# Evenly distribute collection into new Arrays

I'm trying to create an method to evenly distribute an array into X numbers of new arrays, where there is only allowed 15 items pr array, and you are only allowed to create a new array, if the previous have 10 items, except if the array has less than 10 items.

EDIT

To make my question more understandable for future readers.

• This is just like a fabric.
• You need to build X number of products.
• One product takes T amount to build for an employee.

How many employees do you need and how do you share the work load between them?

END EDIT

`````` Max allowed number in array = 15;
Min allowed number in array = 10;

Number = Numbers of Items in the Collection.

Number  5 =>   [5]
Number 13 =>   [13]
Number 16 =>   [10] [6]
Number 29 =>   [15] [14]
Number 30 =>   [15] [15]
Number 31 =>   [11] [10] [10]
Number 32 =>   [12] [10] [10]
Number 33 =>   [11] [11] [11]
``````

I'm trying to solve this in C#.

This is my code so far, but it fails at numbers like 16 = [16], 29 = [19][10], 38 = [18][10][10]

``````const int maxAllowedOrderLines = 15;
const int minAllowedOrderLines = 10;
var optimalOrderDisp = new List<int>();

Console.WriteLine("Number of OrderLines");

if (linjer <= maxAllowedOrderLines)
else
{
for (var i = maxAllowedOrderLines; i > 0; i--)
{
var maxOrderLines = linjer%i;
if (maxOrderLines == 0 || i <= minAllowedOrderLines || linjer < maxAllowedOrderLines)
{
Console.WriteLine("Optimal number of order lines {0}--{1}", i, (double) linjer/(double) i);

var optimalNumberOfOrders = linjer/i;
for (var orderNumber = 0; orderNumber < optimalNumberOfOrders; orderNumber++)
{
}

if (maxOrderLines != 0)
optimalOrderDisp[0] += maxOrderLines;
break;
}
}
}
foreach (var i1 in optimalOrderDisp)
{
Console.Write("[{0}]", i1);
}
Console.WriteLine();
``````
-
Is this homework? – Adam Houldsworth Jul 13 '12 at 10:56
And you would want us to do what? Haw it fails? It looks like homework :) – Rafal Jul 13 '12 at 10:57
Why isn't 31 - `Number 31 => [15][10][6]` ? – El Ronnoco Jul 13 '12 at 10:58
#Adam Houldsworth Nope :-) It's been years since I was in school. – gulbaek Jul 13 '12 at 10:58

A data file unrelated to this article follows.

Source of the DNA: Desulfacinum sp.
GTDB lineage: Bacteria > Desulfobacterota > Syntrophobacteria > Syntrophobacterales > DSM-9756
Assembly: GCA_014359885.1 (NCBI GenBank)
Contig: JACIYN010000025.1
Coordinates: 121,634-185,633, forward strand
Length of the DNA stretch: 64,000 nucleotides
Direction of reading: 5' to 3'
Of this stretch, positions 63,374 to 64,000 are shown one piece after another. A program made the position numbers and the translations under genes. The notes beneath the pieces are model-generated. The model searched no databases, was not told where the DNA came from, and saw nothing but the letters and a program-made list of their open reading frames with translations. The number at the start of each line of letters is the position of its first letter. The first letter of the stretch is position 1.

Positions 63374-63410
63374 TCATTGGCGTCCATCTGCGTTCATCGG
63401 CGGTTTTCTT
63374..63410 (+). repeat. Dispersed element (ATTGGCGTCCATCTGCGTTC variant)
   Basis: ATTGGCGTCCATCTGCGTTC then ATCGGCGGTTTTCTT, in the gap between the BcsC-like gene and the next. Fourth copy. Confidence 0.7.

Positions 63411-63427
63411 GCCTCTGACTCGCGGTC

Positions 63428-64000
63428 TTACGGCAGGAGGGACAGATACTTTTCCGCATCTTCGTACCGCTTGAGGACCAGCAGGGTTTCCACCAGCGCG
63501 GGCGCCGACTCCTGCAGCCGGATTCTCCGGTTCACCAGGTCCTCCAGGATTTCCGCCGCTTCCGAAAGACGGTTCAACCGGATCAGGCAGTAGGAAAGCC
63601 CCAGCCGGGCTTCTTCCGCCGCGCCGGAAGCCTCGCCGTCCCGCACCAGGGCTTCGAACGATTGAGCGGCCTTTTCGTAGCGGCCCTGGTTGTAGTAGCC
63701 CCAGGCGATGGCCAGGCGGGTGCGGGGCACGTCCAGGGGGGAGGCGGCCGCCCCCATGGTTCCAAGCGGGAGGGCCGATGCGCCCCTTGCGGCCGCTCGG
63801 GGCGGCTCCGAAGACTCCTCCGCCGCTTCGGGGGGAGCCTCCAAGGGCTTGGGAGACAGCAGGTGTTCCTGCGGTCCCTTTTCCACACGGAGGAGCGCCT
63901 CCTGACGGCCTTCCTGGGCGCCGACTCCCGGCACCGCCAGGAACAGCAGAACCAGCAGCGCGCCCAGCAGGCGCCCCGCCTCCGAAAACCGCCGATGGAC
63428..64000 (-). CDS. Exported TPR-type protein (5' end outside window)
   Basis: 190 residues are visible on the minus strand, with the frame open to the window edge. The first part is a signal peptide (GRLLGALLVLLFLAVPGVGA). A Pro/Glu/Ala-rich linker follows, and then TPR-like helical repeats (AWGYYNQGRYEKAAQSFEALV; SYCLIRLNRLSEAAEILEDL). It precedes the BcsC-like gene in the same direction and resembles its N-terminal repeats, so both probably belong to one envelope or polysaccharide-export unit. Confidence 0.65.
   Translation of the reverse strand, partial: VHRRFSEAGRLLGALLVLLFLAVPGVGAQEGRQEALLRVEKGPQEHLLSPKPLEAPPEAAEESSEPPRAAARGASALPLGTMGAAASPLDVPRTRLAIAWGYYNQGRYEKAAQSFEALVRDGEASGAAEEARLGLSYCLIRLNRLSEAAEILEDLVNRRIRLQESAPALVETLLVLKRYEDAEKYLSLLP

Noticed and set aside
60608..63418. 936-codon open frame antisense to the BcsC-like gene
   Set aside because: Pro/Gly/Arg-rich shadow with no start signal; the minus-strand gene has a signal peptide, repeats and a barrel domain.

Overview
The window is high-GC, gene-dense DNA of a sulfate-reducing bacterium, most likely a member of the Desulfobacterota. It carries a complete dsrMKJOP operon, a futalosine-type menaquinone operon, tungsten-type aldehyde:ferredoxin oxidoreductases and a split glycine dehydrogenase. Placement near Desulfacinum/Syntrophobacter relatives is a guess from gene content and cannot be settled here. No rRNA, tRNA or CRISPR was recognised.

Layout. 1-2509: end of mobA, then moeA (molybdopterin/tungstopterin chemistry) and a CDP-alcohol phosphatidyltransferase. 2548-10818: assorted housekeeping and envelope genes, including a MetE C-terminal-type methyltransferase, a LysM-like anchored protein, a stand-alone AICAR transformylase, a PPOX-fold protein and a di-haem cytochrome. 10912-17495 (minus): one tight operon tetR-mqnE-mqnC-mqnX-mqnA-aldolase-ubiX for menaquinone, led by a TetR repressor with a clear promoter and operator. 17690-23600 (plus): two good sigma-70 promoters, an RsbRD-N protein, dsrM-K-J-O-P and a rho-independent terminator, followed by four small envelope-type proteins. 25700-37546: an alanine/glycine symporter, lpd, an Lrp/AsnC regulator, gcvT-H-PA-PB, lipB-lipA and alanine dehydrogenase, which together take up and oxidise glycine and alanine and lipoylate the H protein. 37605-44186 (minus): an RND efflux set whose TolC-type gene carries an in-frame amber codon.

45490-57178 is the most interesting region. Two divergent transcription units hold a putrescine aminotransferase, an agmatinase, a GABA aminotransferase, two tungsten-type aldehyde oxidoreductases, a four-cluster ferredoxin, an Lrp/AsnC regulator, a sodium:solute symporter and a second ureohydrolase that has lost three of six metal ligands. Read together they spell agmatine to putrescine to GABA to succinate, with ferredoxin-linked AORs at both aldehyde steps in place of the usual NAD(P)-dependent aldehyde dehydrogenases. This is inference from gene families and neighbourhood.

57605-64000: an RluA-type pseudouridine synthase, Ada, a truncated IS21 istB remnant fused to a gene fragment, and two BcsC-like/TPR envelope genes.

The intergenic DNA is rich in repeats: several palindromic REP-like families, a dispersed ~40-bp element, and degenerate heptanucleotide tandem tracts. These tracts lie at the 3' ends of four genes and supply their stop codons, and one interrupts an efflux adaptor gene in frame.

Ah - because it will always try to conform to the min/max constraints... – El Ronnoco Jul 13 '12 at 10:59

Erm ...

``````const double bucketSize = 15.0;
var totalItems = (double)linjer;
var optimumBuckets = Math.Ceiling(totalItems / bucketSize);
var itemsPerBucket = (int)Math.Ceiling(totalItems / optimumBuckets);

var buckets = new int[(int)optimumBuckets];

var itemsLeft = (int)totalItems
for (var i = 0; i < buckets.length; i++)
{
if (itemsLeft < itemsPerBucket)
{
buckets[i] = itemsLeft;
}
else
{
buckets[i] = itemsPerBucket;
}
itemsLeft -= itemsPerBucket;
}
``````

seems to do what you want.

-
Notice he also has a lower limit for the bucket size - in his case 10. You solution does not account for that. – Simon Ejsing Jul 13 '12 at 11:41
@SimonEjsing Its not necessary, unless you want to throw an exception if the condition cannot be satisfied. – Jodrell Jul 13 '12 at 11:43
the question says: Number 16 => [10] [6] wouldn't your solution produce [8] [8]? – Simon Ejsing Jul 13 '12 at 11:50
@Jodrell just testing it right now, and I looks like the lowest item count i could find is 8. So I think I'm going to use your solution, since its the most simple. Though Simon Ejsing solution produces the correct result. – gulbaek Jul 13 '12 at 11:51
@SimonEjsing you are correct. I think `[8] [8]` is a better answer but not to the exact question. I've voted accordingly. – Jodrell Jul 13 '12 at 11:56

Fun question. I've given it a go:

``````    const int maxAllowedOrderLines = 15;
const int minAllowedOrderLines = 10;

static List<int> optimalOrderDisp = new List<int>();

static void Main(string[] args)
{

int MinNumberOfBuckets = (int) Math.Ceiling((double) Lines / minAllowedOrderLines);
int RemainingLines = Lines;
int BucketLines = Lines / MinNumberOfBuckets;

// Distribute evenly
for (int i = 0; i < MinNumberOfBuckets; i++)
{
optimalOrderDisp.Add(i != MinNumberOfBuckets - 1 ? BucketLines : RemainingLines);
RemainingLines -= BucketLines;
}

// Try to remove first bucket
while (RemoveBucket())
{
}

// Re-balance
Lines = optimalOrderDisp.Sum();
RemainingLines = Lines;
BucketLines = (int) Math.Round((double) Lines / (optimalOrderDisp.Count));
for (int i = 0; i < optimalOrderDisp.Count; i++)
{
optimalOrderDisp[i] = (i != optimalOrderDisp.Count - 1 ? BucketLines : RemainingLines);
RemainingLines -= BucketLines;
}

// Re-balance to comply to min size
for (int i = 0; i < optimalOrderDisp.Count - 1; i++)
if (optimalOrderDisp[i] < minAllowedOrderLines)
{
int delta = minAllowedOrderLines - optimalOrderDisp[i];

optimalOrderDisp[i] += delta;
optimalOrderDisp[optimalOrderDisp.Count - 1] -= delta;
}

Console.WriteLine(String.Join("\n", optimalOrderDisp.ToArray()));
}

static bool RemoveBucket()
{
if (optimalOrderDisp.Sum() > maxAllowedOrderLines * (optimalOrderDisp.Count - 1))
return false;

int Lines = optimalOrderDisp[0];
int RemainingLines = Lines;
int BucketLines = Lines / (optimalOrderDisp.Count - 1);

// Remove bucket and re-distribute content evenly
// Distribute evenly
for (int i = 1; i < optimalOrderDisp.Count; i++)
{
optimalOrderDisp[i] += (i != optimalOrderDisp.Count - 1 ? BucketLines : RemainingLines);
RemainingLines -= BucketLines;
}

optimalOrderDisp.RemoveAt(0);
return true;
}
``````
-
Notice, I'm flipping it a bit around by pessimisticly distributing and then repeatedly removing buckets one by one if it will fit. It's probably not the optimal solution, but I tried the numbers you reported that were tricky and it works. My solution places the spare values in the last bucket. You can just flip the array if you need it to be in the first. – Simon Ejsing Jul 13 '12 at 11:31